As such, this then becomes a larger question on fairness and equality, in that Singaporeans are feeling insecure that the government that they have voted for have allowed them to be sidelined in their own country. From a larger perspective then, it might be fair to say that the discrimination that certain Singaporeans feel towards foreigners might be due to the economic, social and political inequality and the feeling of insecurity in your own home. Naturally, if one is to feel threatened with their livelihoods and lives in their own home, they would start to react in emotively negative ways towards others they feel are threatening their existence.

However, if so, as I had mentioned, the issue should be pointed back at the government. Foreigners, by themselves, have by and large, not directly mistreated Singaporeans. The same applies for Singaporeans when we go overseas. Our sense of displeasure with their cultural traits could arguably have arose because of our sense of feeling threatened as well. Let’s imagine that we live in a fairer and more equal society where our livelihoods are taken care of, will we become angry at others? Chances are, we are much less likely to do so.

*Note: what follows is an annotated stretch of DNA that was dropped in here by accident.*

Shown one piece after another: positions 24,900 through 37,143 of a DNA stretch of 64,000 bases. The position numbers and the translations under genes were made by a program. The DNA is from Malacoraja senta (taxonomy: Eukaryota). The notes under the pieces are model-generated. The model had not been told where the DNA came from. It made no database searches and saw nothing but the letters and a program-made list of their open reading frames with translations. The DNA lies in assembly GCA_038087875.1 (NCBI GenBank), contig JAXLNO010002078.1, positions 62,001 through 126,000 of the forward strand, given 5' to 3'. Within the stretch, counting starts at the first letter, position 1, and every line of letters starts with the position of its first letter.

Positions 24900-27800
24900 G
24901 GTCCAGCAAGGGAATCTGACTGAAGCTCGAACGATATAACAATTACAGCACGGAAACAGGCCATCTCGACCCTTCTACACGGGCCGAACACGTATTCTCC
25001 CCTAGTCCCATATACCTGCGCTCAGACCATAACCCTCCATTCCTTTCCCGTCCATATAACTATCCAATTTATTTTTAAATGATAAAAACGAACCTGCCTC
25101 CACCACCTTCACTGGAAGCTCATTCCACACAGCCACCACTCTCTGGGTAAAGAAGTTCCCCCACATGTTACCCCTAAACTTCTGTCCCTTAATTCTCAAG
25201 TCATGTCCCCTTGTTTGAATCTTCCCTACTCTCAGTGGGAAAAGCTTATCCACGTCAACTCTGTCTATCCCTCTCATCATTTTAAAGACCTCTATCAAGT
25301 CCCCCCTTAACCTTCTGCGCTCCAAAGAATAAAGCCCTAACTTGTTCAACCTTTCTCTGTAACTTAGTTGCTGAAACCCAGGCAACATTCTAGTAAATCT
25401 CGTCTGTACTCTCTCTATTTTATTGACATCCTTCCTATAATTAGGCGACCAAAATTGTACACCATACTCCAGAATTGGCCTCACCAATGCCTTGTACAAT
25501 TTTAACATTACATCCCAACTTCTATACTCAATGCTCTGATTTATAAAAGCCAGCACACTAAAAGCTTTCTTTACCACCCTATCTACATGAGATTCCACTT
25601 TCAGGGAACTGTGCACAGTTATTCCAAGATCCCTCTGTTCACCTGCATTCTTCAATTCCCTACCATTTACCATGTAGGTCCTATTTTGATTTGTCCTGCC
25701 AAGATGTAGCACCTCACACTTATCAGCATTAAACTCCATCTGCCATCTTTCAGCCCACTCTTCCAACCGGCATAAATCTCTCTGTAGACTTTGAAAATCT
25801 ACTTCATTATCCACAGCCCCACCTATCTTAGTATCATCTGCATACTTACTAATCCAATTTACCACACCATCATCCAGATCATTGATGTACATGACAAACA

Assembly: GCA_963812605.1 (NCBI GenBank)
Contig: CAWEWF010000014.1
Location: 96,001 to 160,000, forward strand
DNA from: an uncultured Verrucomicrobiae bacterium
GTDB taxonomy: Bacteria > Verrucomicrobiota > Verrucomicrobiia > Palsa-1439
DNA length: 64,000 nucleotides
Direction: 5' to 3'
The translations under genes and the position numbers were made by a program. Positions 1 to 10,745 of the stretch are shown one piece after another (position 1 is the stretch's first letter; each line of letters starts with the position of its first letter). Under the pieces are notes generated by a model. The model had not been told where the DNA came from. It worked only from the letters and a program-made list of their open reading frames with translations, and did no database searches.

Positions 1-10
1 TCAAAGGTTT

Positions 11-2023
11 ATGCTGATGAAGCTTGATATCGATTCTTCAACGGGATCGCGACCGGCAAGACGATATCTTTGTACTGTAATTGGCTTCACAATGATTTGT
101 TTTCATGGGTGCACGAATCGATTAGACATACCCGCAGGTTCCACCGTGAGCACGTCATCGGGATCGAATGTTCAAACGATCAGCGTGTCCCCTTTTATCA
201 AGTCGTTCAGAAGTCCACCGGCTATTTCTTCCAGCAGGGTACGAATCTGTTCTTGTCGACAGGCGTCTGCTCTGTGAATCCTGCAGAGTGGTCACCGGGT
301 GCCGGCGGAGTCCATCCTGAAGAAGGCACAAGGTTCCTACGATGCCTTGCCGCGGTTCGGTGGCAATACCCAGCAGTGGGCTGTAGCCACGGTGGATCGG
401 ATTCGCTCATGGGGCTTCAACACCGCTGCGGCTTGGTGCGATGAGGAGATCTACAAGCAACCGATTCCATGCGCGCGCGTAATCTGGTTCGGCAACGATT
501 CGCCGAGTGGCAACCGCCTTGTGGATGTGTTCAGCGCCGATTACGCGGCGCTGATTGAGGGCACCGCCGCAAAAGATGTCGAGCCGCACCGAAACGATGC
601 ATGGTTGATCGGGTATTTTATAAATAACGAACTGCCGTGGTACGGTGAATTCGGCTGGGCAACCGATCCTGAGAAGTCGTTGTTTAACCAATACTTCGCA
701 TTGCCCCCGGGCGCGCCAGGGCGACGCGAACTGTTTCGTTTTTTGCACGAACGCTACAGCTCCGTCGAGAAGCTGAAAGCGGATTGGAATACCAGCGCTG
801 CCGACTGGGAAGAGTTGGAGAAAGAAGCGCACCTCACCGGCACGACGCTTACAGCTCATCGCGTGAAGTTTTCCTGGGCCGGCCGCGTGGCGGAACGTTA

If so, policy measures need to ensure that the citizens of Singapore feel a sense of security and equality. Again, we have to rightfully point this back to the PAP government, which has arguably refused to create a climate of equality in Singapore but which has allowed both Singaporeans and foreigners to feel displaced. If so, a change of government is in order since the current government has refused to address the grievances of Singaporeans.

Of course, different groups of people have as well to introspect and understand how they can improve themselves. Similarly, for Singaporeans who go overseas, we would also need to be cognisant of our behaviour and how we have to be sensitive to the local environments. The same applies to foreigners in Singapore. On a related note, foreigners in Singapore might also start to feel displeasure towards Singaporeans because of the feelings of being discriminated against. In that sense, sensitivity would also mean to understand the sociopolitical backdrop as to how such feelings of anti-foreigner sentiments have come about, as detailed above, and how we can then take part in a conversation to point our focus back in the right direction – towards the government.